Local Management of Anogenital Warts in Non-Immunocompromised Adults: A Network Meta-Analysis of Randomized Controlled Trials

Antoine Bertolotti*, Cyril Ferdynus, Brigitte Milpied, Nicolas Dupin, Laetitia Huiart, Christian Derancourt

*Corresponding author for this work

Research output: Contribution to journalArticleResearchpeer-review

11 Citations (Scopus)


Introduction: No hierarchy of first-line treatments for anogenital warts (AGWs) is provided in international guidelines. This study aimed to determine the efficacy of topical treatments and ablative procedures for the management of AGWs. Methods: Twelve electronic databases were systematically searched from inception to August 2018. All randomized controlled trials (RCTs) comparing immunocompetent adults with AGWs who received at least 1 provider-administered or patient-administered treatment in at least 1 parallel group were included. Risk of bias assessment followed the Cochrane Handbook. The study endpoint was complete lesion response after clearance and recurrence assessment. A network meta-analysis was performed. Results: A network geometry was constructed based on 49 of the 70 RCTs included in our systematic review. All but 4 RCTs had a high risk of bias. The most efficacious treatments compared to placebo were surgery (RR 10.54; CI 95% 4.53–24.52), ablative therapy + imiquimod (RR 7.52; CI 95% 4.53–24.52), and electrosurgery (RR 7.10; CI 95% 3.47–14.53). SUCRA values confirmed the superiority of surgery (90.9%), ablative therapy + imiquimod (79.8%), and electrosurgery (77.1%). The most efficacious patient-administered treatments were podophyllotoxin 0.5% solution (63.5%) and podophyllotoxin 0.5% cream (62.2%). Conclusions: With low-level evidence of most included RCTs, surgery and electrosurgery were superior to other treatments after clearance and recurrence assessment. Podophyllotoxin 0.5% was the most efficacious patient-administered treatment. Combined therapies should be evaluated in future RCTs in view of their identified effectiveness. The results of future RCTs should systematically include clinical type, number and location of AGWs, and sex of the patient, to refine therapeutic indications. Protocol Registration: PROSPERO-CRD42015025827.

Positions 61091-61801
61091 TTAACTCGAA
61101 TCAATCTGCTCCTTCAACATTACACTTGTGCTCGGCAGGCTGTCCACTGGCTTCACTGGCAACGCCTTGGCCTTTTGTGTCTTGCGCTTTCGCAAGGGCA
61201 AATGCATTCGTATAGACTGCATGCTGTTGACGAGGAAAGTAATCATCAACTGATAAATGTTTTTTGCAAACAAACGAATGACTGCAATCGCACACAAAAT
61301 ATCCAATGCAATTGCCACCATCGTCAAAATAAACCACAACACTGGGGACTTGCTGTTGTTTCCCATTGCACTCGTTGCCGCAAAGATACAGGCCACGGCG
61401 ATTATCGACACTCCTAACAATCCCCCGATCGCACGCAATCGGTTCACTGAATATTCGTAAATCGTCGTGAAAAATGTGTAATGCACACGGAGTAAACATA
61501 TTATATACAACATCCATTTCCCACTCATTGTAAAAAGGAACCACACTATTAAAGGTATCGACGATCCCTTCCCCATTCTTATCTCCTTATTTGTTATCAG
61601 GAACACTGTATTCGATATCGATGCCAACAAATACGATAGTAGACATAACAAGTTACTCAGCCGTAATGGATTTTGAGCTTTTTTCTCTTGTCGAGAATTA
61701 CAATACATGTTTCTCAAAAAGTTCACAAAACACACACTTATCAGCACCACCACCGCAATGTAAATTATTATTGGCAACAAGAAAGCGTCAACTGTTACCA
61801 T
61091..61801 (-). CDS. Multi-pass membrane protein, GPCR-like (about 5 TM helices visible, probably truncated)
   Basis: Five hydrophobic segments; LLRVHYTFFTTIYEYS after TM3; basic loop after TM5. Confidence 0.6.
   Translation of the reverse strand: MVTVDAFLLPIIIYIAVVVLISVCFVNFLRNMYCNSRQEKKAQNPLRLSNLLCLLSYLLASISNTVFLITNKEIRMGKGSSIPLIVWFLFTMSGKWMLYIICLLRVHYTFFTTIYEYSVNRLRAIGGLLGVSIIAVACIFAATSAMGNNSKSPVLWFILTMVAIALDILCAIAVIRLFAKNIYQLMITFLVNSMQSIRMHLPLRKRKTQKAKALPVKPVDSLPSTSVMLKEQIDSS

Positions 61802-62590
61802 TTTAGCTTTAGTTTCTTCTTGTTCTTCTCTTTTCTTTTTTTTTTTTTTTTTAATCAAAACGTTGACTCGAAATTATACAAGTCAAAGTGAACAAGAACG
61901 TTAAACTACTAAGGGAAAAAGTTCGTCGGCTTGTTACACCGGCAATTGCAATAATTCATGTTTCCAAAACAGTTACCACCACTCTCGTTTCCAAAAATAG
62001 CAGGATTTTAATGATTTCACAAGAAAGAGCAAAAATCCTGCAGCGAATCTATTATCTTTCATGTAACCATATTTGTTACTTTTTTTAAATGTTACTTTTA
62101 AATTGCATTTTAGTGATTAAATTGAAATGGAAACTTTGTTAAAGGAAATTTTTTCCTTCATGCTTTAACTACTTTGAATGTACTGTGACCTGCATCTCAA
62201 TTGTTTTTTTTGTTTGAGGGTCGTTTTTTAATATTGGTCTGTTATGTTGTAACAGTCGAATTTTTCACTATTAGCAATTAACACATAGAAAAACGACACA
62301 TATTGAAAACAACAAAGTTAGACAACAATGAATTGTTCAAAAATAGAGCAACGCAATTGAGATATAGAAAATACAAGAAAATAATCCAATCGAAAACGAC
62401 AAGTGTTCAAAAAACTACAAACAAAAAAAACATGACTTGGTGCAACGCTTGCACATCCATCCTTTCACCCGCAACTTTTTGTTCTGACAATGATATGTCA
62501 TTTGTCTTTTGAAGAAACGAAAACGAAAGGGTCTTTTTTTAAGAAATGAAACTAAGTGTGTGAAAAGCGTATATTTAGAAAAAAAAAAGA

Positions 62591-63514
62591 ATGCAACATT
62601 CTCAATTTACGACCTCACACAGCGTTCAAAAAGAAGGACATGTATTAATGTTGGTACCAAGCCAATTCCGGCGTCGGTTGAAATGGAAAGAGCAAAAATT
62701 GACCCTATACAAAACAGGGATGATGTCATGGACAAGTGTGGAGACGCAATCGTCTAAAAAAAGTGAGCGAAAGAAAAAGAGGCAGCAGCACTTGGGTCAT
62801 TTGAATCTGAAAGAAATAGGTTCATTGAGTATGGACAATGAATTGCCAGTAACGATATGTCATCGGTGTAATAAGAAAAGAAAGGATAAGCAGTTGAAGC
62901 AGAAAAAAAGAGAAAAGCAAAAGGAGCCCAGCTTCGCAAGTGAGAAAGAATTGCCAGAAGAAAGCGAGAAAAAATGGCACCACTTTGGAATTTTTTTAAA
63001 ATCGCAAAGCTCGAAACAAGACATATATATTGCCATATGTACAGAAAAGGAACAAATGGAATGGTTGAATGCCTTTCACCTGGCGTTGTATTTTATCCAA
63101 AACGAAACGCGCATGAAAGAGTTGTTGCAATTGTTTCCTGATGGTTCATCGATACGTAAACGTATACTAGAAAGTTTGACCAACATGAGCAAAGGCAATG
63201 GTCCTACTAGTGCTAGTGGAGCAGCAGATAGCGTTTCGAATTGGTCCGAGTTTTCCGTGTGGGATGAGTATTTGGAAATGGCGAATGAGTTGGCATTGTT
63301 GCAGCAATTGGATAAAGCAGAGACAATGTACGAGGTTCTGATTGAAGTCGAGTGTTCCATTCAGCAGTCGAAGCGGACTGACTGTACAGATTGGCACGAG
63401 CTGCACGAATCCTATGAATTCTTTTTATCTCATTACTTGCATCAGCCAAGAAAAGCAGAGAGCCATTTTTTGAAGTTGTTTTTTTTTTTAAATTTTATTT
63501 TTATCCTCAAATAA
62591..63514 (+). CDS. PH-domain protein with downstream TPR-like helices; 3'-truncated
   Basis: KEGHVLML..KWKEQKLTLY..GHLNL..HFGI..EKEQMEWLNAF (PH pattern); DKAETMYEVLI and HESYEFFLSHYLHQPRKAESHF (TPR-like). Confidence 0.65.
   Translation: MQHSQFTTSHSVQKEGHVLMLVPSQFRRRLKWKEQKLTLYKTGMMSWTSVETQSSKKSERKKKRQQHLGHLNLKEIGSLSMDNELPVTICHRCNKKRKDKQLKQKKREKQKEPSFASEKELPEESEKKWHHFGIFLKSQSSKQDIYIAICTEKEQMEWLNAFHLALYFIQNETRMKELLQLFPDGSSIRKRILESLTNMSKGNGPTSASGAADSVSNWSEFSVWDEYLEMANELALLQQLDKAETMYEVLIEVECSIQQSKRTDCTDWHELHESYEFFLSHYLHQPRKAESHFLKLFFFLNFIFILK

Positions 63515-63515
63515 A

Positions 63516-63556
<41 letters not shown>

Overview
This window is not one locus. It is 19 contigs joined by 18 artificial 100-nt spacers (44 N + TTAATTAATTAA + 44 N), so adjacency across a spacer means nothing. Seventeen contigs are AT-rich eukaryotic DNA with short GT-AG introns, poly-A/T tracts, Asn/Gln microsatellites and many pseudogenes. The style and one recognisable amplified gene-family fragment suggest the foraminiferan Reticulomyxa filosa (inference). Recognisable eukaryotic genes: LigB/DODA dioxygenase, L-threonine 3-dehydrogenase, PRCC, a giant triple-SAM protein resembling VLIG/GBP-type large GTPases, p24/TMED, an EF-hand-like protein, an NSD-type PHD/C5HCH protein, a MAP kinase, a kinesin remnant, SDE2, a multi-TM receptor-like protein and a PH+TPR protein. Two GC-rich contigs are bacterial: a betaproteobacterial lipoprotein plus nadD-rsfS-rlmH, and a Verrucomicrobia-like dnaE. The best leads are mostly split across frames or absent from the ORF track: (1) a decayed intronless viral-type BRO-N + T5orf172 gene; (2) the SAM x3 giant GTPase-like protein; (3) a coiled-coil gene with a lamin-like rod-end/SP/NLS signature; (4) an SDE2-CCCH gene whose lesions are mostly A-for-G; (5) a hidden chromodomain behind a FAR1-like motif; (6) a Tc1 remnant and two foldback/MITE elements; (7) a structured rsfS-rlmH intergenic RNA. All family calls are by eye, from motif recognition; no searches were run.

Original languageEnglish
Pages (from-to)249-262
Number of pages14
JournalDermatology and Therapy
Issue number2
Publication statusPublished - 1 Apr 2020


  • Anogenital warts
  • Condyloma
  • Frequentist approach
  • Network meta-analysis
  • Sexually transmitted disease
  • Systematic review


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